We do know that a number of well-established vaccines can produce an ITP like illness. In children, fortunately, this is usually mild and self-limiting. The condition has been reported in about 1 to 3 children out of every 100,000 after receiving the MMR vaccine, a rate that is significantly lower than reported after natural infection with these viruses.

Other cases of ITP – mostly mild – have been reported after vaccination for flu, varicella-zoster, and hepatitis B, as well as with diphtheria/tetanus/pertussis (DTP), diphtheria/tetanus/acellular pertussis (DTaP), and Herpes Zoster vaccines.

Vaccine-induced immune thrombotic thrombocytopenia (VITT) 

VITT is a mouthful but is the descriptive name proposed for the complication that has drastically challenged our global vaccination plans. The condition features both thrombosis and a lack of platelets in the circulation (thrombocytopenia).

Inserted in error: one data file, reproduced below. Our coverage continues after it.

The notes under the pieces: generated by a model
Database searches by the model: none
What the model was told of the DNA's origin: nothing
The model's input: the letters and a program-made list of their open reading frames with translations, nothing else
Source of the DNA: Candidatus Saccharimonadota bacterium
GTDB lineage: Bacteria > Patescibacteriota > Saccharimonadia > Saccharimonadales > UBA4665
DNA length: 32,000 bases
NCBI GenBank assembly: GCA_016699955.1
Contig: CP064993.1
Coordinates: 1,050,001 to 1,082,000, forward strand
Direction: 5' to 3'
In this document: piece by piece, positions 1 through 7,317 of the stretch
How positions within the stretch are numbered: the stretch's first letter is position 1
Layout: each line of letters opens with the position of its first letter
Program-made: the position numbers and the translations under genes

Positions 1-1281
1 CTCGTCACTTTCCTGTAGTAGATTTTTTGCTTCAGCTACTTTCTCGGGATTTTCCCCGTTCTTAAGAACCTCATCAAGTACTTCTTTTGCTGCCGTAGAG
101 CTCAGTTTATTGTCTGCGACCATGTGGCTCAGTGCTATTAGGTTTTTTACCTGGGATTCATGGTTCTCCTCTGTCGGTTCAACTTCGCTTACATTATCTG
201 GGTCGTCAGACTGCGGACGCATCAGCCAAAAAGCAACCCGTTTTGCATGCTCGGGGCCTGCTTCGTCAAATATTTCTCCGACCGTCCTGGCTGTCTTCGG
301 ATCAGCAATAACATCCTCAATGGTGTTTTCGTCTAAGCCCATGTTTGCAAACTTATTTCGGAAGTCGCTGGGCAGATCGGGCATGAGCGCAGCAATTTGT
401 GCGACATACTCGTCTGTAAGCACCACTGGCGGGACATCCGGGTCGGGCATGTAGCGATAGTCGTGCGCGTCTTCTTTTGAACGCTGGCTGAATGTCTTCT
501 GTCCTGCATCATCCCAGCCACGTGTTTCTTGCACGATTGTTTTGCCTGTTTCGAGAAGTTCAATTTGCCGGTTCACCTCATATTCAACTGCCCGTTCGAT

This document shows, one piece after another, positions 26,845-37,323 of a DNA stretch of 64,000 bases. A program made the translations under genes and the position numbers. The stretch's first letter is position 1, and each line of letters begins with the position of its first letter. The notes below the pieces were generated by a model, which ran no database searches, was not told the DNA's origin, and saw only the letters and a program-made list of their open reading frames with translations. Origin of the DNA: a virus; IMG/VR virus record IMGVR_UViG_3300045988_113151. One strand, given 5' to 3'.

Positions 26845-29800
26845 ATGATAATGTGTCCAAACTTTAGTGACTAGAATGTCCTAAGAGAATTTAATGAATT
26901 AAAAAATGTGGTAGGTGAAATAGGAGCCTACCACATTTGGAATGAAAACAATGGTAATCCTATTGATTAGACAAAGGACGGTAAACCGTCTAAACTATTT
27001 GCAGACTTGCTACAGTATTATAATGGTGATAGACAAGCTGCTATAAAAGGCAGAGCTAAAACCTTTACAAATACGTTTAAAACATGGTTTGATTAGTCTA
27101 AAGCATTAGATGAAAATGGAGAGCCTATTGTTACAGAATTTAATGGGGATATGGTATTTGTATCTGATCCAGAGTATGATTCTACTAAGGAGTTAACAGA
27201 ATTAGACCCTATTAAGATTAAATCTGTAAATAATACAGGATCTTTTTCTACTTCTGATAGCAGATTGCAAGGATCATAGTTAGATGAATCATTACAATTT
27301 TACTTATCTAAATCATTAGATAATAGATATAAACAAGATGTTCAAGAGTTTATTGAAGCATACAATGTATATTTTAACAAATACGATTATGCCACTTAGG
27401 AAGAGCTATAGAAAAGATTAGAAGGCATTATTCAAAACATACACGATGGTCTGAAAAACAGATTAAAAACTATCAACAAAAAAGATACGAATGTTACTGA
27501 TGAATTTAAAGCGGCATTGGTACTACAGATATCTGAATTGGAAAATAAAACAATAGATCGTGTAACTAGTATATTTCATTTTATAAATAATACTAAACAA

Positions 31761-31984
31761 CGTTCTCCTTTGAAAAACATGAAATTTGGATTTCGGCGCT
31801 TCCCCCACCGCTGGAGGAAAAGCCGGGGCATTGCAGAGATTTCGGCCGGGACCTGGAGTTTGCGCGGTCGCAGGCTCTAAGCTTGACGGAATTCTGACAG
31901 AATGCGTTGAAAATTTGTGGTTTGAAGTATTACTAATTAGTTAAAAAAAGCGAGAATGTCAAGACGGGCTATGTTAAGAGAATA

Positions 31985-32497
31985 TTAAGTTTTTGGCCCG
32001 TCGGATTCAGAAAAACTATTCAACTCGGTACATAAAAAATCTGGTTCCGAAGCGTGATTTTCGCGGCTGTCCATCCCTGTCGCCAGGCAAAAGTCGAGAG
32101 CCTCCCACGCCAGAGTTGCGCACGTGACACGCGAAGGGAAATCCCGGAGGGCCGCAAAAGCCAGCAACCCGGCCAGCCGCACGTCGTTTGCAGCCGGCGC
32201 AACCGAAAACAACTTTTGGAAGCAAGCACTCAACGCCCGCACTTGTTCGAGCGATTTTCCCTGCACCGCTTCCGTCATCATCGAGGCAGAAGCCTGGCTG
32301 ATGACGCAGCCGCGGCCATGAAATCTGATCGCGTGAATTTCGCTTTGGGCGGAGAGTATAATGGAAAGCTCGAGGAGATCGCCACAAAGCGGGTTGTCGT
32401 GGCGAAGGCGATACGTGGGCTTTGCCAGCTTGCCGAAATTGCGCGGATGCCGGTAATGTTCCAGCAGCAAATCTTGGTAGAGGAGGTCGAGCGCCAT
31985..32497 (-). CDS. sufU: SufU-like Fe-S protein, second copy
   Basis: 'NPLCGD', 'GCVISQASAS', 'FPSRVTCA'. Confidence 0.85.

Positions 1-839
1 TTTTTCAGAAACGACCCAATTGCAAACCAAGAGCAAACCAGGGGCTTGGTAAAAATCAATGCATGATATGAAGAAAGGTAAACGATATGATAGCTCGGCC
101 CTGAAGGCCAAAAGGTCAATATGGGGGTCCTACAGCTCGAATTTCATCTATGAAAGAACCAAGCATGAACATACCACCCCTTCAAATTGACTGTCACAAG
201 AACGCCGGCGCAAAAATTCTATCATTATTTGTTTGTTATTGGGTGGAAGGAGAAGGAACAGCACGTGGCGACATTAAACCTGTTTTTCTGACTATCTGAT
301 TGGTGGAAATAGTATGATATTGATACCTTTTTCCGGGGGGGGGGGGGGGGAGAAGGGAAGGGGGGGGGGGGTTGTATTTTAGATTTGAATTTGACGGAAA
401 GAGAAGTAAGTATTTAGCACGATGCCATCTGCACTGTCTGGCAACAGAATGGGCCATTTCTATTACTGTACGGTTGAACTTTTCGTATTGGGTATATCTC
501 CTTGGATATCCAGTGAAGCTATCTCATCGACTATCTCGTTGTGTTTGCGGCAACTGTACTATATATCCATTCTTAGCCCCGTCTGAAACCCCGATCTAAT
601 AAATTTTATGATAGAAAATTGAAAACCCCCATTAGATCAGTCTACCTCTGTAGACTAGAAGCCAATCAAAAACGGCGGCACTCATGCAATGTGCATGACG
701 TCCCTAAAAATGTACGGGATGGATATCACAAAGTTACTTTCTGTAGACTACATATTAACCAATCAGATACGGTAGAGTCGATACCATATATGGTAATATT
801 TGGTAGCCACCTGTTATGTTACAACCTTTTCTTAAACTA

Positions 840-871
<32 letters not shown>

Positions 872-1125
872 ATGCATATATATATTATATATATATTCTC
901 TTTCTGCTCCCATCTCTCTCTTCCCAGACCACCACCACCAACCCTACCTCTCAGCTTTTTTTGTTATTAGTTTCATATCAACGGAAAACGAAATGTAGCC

As all experts have been emphasising, VITT is a very rare complication. With more than 30 million people receiving their first dose of the AZ vaccine the occurrence of VITT is about 4-6 cases per million vaccinations. Rare indeed.

The irony, of course, stems from the fact that for the vast majority of people on our planet by far the most pressing problem is the lack of any vaccines, compounded by the inequity associated with the distribution of what is available. Africa and India would be delighted if their major Covid worries were about VITT!

Unlike most of the vaccine-associated cases of an ITP like illness which are mild, 25% of people who develop VITT have died. Hence the torturous exercise of determining risk to benefit ratios.

Cases suspected to represent VITT, have developed the complication in the first two weeks following a first injection. More women than men have been affected and most patients are under 50. The most serious effects involve clots that form in the blood vessels draining blood from the brain and intestines.

Why does VITT strike?